Before I went to Japan, I had the notion that it was a busy, high-tec metropolis that was undoubtedly cool yet incredibly expensive. Other than that I didn’t really have a clue what it would really be like, but after spending two incredible weeks there, I’ve fallen in love with this awesome Country, but I also found myself pretty surprised at a number of things. Take a look at the top 5 things that surprised me about Japan. This is a picture heavy post so you may wanna grab some refreshments!
1. Tradition & Quirkiness Exist Side by Side
I actually had no idea that people still wore Kimonos out and about. Sure they’re mainly reserved for special occasions, but you’ll regularly see people donning this traditional garm. It’s also a perfectly normal and ‘done’ tourist activity to rent a Kimono and walk around the sites – and take pictures (of course!)I saw a Sumo Wrestler on the tube dressed in his robe, with his hair perfectly style and a Geisha hot footing it into her tea house. Cut to Tokyo and fashion really is anything goes. Think cuteness overload where you can NEVER wear too many hair clips. Just head over to Takeshita street in Harajuku and get your camera ready – the outfits are epic.
2. It’s Not Expensive
OK, so obviously expense is all relative and coming from the UK with the pound we’re pretty lucky when it comes to spending in most countries, but I was expecting Japan to be unbelivably expenive. I’d heard that people paid £10 for one beer and it simply wasn’t the case! One afternoon I ate about 12 plates of sushi and it only cost me £3.90. In London the same thing would have cost me more like £30. Another time I paid just £1.90 for a glass of wine ( in a highly touristy area). I know. Truly incredible stuff. So, if you’re thinking about going to Japan – go while the exchange rate is still in our favour!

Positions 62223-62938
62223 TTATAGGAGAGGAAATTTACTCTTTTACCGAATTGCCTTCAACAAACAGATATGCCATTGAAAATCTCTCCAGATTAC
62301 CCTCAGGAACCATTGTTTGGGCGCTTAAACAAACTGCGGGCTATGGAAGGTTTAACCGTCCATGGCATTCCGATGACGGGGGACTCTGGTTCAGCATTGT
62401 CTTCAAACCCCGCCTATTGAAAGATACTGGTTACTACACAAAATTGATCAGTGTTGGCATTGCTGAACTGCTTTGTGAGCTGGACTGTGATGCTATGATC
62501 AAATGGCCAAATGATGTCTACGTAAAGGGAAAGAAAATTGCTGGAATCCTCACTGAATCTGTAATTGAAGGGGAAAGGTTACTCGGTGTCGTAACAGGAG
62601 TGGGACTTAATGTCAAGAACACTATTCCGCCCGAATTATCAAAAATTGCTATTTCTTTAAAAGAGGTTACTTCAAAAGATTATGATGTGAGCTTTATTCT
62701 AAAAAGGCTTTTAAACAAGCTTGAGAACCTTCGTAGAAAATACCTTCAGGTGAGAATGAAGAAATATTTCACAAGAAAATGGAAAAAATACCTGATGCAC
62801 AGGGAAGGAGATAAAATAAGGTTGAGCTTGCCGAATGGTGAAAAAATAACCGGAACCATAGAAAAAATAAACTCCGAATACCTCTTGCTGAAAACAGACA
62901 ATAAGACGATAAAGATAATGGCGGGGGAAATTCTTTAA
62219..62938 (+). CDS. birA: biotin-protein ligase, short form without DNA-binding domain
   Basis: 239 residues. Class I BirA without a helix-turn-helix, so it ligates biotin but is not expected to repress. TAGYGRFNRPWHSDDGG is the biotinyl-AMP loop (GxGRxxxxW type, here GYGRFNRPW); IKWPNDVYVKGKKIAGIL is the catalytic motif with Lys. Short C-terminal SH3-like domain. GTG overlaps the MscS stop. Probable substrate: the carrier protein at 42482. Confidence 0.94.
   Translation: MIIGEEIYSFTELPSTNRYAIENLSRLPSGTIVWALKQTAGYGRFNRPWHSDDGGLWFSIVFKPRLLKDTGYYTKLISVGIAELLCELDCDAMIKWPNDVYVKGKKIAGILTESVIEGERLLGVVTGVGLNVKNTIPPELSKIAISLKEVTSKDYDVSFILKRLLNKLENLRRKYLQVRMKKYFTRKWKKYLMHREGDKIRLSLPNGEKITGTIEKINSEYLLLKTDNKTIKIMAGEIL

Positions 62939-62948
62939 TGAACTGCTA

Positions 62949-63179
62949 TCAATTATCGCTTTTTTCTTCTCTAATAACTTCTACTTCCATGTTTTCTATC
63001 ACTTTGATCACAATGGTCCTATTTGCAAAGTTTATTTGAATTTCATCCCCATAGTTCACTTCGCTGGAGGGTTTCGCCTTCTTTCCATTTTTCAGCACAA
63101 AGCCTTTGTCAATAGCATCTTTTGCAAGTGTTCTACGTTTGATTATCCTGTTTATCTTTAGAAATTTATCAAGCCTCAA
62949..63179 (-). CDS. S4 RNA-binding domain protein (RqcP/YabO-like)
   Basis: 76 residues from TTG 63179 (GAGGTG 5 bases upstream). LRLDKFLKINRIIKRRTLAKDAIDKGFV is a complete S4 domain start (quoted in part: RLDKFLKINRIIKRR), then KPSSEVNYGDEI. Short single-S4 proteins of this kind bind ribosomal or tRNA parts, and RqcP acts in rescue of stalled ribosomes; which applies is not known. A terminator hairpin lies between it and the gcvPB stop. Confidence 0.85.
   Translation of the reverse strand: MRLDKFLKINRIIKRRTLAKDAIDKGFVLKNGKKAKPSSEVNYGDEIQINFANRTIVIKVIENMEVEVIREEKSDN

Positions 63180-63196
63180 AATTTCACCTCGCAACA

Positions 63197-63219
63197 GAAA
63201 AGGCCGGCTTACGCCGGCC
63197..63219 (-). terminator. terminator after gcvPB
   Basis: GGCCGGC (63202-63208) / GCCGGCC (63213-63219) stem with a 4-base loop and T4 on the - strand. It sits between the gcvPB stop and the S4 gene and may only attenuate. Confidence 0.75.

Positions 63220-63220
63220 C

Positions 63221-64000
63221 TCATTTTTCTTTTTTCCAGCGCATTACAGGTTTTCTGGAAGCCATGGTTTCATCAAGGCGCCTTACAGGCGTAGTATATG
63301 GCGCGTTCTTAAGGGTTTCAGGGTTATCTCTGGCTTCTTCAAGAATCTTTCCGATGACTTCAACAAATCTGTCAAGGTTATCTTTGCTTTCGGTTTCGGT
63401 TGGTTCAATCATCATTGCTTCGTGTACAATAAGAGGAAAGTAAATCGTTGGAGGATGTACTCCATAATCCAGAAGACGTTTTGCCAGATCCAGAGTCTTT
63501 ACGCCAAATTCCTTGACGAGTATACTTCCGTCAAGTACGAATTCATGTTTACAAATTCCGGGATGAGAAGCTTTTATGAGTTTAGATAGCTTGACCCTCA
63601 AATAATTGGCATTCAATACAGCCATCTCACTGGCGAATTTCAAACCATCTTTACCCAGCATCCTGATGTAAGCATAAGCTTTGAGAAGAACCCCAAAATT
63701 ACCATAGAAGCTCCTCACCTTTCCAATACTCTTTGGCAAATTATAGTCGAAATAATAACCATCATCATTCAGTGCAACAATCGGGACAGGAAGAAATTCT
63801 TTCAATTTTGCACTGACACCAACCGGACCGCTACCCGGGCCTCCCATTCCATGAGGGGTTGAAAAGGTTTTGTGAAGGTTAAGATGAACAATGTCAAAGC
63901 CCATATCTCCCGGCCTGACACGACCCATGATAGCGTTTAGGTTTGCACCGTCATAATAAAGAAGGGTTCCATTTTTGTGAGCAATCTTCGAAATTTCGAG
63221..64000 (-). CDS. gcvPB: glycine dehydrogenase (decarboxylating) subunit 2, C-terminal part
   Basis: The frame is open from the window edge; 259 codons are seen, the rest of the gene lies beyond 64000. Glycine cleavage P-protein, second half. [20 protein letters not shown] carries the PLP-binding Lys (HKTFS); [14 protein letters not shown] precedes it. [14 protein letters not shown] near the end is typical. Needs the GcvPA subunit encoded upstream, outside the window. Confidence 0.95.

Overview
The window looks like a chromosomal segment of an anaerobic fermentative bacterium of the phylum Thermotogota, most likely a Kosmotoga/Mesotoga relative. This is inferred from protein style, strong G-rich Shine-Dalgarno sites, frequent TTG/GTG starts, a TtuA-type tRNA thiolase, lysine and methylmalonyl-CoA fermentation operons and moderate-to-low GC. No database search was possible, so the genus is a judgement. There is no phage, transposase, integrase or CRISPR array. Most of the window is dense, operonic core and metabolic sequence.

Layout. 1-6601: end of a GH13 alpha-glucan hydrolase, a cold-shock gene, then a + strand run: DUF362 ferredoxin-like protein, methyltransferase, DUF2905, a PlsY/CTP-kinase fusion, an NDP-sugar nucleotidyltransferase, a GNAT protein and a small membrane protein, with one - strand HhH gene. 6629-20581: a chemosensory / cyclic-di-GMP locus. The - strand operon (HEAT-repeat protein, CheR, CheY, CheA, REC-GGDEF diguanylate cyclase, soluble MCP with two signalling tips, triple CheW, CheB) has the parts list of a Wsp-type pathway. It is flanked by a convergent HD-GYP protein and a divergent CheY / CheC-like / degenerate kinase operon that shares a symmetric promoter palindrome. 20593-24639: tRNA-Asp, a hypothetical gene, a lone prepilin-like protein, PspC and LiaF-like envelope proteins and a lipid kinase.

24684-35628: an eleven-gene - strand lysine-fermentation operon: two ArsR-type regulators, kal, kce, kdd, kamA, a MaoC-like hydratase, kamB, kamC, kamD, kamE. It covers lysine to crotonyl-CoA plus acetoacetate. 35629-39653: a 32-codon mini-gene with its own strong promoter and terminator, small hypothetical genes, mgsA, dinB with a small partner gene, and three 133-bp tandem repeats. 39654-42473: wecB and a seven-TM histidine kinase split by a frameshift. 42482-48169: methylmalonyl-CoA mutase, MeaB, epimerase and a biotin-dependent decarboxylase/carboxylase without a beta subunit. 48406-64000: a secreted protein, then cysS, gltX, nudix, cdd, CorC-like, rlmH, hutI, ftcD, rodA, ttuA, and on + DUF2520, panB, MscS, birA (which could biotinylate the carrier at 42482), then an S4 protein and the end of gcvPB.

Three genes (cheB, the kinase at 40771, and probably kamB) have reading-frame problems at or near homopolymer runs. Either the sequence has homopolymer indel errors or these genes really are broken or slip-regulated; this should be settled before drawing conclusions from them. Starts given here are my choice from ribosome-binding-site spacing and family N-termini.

3. There’s SO Much More Than Tokyo
I adore Tokyo. It’s fun, it’s exciting and the people are incredibly friendly – but there’s also a whole big country out there! With breathtaking beauty, unbelievable scenery and ancient traditions, there’s loads more to see than just cityscapes. I went to the mountains and stayed with monks in Koya San, saw Giesha’s in Kyoto, chilled with wild deer on Miyajima island and explored the now vibrant city of Hiroshima. With ancient castles, shrines and stunning landscapes there’s something for everyone!
3. The Toilets are Incredible!
If you’ve been to Japan you know what I mean. If you haven’t imagine a super high-tec toilet that can do everything! Some came complete with heated toilet seats, noises so no one would hear you (ehm) deodorisers and even various little buttons to wash and dry your nether regions. I miss them.
4. It’s Easy to Get Around
Having visited China and Vietnam, I felt sure that in those countries if I lost the people I was with, I would be lost forever! No one spoke English, there were no signs in English and if you couldn’t muster up some broken sentence in their language you were hopeless. Not so in Japan. It’s so easy to get around. On the trains, on the buses, you name it – easy peasy. Pretty much all the signs are also in English, there are English announcements and if you’re found looking at a map for too long, someone will gladly come along and point you in the right direction. The tube is also colour coded like in London, making it very easy to relate to.
5. Everyone is SO Friendly
In big bustling cities, you often find that people can be a tad aggressive. They’re always so busy, in a rush and pretty much exist in their own bubbles. Sorry to sound so cynical – I am a city gal myself! Japan was completely the opposite. Considering there are about 9 million people living in Tokyo, it has an incredibly calm and chilled vibe. The people are always smiling and happy to help – bowing is a thing and they / I love it. Even at the busiest crossing in Tokyo, no one pushed or shoved, everyone seemed to have a mutual respect for one another. It was seriously surprising to be in such a busy developed place but still have a sense of calm.